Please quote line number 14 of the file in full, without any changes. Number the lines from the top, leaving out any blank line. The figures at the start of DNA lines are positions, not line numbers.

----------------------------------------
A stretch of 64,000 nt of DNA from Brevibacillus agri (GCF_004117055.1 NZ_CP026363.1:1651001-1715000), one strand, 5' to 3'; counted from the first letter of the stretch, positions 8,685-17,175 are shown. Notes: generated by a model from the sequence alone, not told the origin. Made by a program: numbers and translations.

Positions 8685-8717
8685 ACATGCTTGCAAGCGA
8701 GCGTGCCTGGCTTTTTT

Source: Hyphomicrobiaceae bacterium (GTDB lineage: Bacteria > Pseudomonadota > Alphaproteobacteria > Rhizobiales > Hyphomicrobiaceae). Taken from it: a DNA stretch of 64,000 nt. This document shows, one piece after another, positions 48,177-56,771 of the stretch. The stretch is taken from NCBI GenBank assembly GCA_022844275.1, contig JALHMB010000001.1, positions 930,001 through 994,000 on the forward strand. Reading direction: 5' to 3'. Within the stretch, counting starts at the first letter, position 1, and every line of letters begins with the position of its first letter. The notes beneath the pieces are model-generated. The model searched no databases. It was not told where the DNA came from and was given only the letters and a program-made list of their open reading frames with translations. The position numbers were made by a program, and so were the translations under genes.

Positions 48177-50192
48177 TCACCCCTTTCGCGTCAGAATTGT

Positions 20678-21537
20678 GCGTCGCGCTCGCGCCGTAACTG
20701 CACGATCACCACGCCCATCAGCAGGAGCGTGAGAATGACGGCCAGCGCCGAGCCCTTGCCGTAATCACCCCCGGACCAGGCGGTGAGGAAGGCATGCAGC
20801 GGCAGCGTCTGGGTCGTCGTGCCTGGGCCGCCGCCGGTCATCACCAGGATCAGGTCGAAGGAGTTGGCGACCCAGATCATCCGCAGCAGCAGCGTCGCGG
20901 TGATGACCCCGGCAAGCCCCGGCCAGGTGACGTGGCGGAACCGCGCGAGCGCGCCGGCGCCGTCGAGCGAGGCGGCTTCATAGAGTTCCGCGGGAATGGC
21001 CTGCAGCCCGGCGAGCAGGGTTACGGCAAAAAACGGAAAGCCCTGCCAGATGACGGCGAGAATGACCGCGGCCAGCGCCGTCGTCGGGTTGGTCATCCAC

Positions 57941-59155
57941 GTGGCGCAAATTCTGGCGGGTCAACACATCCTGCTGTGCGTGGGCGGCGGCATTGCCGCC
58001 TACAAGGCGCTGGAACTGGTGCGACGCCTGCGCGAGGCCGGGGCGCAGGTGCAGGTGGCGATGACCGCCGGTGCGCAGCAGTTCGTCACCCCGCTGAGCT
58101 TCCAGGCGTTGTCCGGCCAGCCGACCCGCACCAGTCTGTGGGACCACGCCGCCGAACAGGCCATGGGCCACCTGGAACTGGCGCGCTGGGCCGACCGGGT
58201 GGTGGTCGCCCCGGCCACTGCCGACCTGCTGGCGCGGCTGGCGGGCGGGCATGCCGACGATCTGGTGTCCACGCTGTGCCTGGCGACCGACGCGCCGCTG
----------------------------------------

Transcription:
Positions 57941-59155